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Wednesday, December 3, 2008


Though I don't have any particular threads to hand, it seems to me that whenever I've gone to webforums and posted aboutthe William Moulton Marston WONDER WOMAN as an example of a progressive comics-feature, fans' attitudes break down into three types. First is dismissive disinterest, for any number of reasons (the stylized art of HG Peter being a frequent stopper for some fans). The second reaction ranks with the tittering of ten-year-olds: "Ooh, whips and chains! And paddles!" And the third is priggish harumphing against the notion that Marston-- no matter how covertly-- introduced scenes of potential sexual nature into what was then deemed children's entertainment.

The question as to whether sexual elements should ever be introduced in children's entertainment is for me a moot one: they do enter, no matter what the author's intention, as an inevitable result of depicting more than one gender in a story (and sometimes even when the story confines itself to one gender; a homoerotic reading of TREASURE ISLAND is certainly not beyond thought). One might cavil that Marston was guilty of over-emphasizing his particular fetish in the world of 1940s comic books, and certainly critics like Frederic Wertham and Gershom Legman jumped on him for it, though their accusations that WW inculcated homosexuality and sadism in young readers have not stood the test of time. But I found it interesting that according to this article, Wertham himself considered that his heavy usage of bondage was a means of imperilling his protagonists in a less sadistic manner, according to a 1943 letter Wertham wrote to his publisher M.C. Gaines:

"Sadism consists in [sic] the enjoyment of other people’s actual suffering…. Since binding and chaining are the one harmless, painless way of subjecting the heroine to menace and making drama of it, I have developed elaborate ways of having Wonder Woman and other characters confined."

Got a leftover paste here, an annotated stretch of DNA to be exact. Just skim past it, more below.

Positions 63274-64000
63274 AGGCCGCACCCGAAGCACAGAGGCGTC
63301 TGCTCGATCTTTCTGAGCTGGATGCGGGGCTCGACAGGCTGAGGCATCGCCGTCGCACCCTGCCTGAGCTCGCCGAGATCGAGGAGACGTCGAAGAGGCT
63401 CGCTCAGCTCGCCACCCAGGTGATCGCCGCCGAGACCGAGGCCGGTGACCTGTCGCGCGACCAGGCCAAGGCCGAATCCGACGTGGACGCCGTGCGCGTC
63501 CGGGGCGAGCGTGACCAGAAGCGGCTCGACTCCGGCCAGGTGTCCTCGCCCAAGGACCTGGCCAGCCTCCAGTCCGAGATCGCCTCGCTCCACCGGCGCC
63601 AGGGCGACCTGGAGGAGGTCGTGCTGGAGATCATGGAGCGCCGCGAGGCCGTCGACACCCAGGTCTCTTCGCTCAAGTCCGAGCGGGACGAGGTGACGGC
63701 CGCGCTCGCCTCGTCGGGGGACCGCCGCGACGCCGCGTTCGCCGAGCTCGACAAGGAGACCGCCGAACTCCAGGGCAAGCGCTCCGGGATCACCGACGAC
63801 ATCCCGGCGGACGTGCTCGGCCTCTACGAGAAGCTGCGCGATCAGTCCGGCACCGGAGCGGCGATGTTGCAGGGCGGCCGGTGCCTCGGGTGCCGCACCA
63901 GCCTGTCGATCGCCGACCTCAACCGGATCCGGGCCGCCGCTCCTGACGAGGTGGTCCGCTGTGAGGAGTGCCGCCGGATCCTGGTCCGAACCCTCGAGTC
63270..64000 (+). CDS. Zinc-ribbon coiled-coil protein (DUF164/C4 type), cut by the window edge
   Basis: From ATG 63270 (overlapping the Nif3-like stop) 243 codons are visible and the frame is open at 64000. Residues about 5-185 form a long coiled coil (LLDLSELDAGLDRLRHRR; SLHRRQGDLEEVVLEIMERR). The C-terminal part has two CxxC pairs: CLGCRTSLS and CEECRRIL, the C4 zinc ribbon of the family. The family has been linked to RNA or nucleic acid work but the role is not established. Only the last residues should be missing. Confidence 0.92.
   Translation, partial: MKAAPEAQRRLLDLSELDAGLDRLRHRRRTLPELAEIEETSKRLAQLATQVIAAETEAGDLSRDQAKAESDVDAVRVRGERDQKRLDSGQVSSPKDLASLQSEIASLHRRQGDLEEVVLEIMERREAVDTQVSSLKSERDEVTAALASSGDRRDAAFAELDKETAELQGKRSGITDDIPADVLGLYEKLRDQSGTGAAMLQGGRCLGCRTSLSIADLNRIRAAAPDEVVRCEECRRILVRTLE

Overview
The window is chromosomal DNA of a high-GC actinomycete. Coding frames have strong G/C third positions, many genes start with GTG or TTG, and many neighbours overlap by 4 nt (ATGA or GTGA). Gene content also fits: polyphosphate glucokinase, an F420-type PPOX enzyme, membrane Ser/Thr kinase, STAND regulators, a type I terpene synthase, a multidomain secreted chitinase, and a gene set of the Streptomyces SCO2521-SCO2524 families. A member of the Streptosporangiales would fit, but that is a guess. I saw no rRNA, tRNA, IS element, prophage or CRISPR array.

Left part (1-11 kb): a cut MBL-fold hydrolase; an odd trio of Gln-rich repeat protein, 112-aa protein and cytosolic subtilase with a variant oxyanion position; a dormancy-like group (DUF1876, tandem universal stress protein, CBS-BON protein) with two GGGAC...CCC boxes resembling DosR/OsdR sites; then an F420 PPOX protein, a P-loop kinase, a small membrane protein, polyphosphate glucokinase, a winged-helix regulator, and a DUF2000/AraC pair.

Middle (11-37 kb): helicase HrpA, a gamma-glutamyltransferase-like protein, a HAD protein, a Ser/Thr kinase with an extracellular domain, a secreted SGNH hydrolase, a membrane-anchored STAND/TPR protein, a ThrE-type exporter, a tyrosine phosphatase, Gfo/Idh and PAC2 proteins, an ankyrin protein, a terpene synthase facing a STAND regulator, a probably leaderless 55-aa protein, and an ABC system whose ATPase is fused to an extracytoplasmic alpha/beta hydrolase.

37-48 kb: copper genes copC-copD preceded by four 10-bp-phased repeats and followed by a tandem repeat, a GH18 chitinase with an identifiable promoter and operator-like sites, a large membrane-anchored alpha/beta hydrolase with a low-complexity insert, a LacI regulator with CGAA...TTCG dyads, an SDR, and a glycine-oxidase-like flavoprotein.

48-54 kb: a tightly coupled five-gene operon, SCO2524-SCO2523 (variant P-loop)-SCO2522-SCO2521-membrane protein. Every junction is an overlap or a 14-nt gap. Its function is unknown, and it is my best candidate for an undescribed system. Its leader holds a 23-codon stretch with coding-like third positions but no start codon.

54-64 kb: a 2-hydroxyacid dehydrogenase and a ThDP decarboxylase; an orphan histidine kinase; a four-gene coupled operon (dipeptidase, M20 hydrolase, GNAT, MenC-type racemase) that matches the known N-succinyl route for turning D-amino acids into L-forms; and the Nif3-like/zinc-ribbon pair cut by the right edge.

Now, one may fairly argue that Marston is papering over the apparent fact that he had a personal liking for bondage, but it does emerge as more than just that, insofar as Marston weaves his personal kink into a Empedoclean philosophy of Love and War as it pertained to the cultural events he saw around him. That philosophy had its flaws, but no more than that of Robert Crumb IMO. So Marston does deserve some credit for being one of the first raconteurs in comic books (and strips, for that matter) to articulate any sort of philosophical stance.

WONDER WOMAN's lesbian element has been attacked less frequently in recent years than its quasi-sadistic elements, and the homosexuality arguments of Wertham, Legman, and a few later writers (Jim Harmon, for one) have been adroitly refuted by Trina Robbins here. However, the question of sadism requires more in-depth study, since it is also a frequent objection made against not just WONDER WOMAN but superhero comics in general, and so will be the subject of my next essay.

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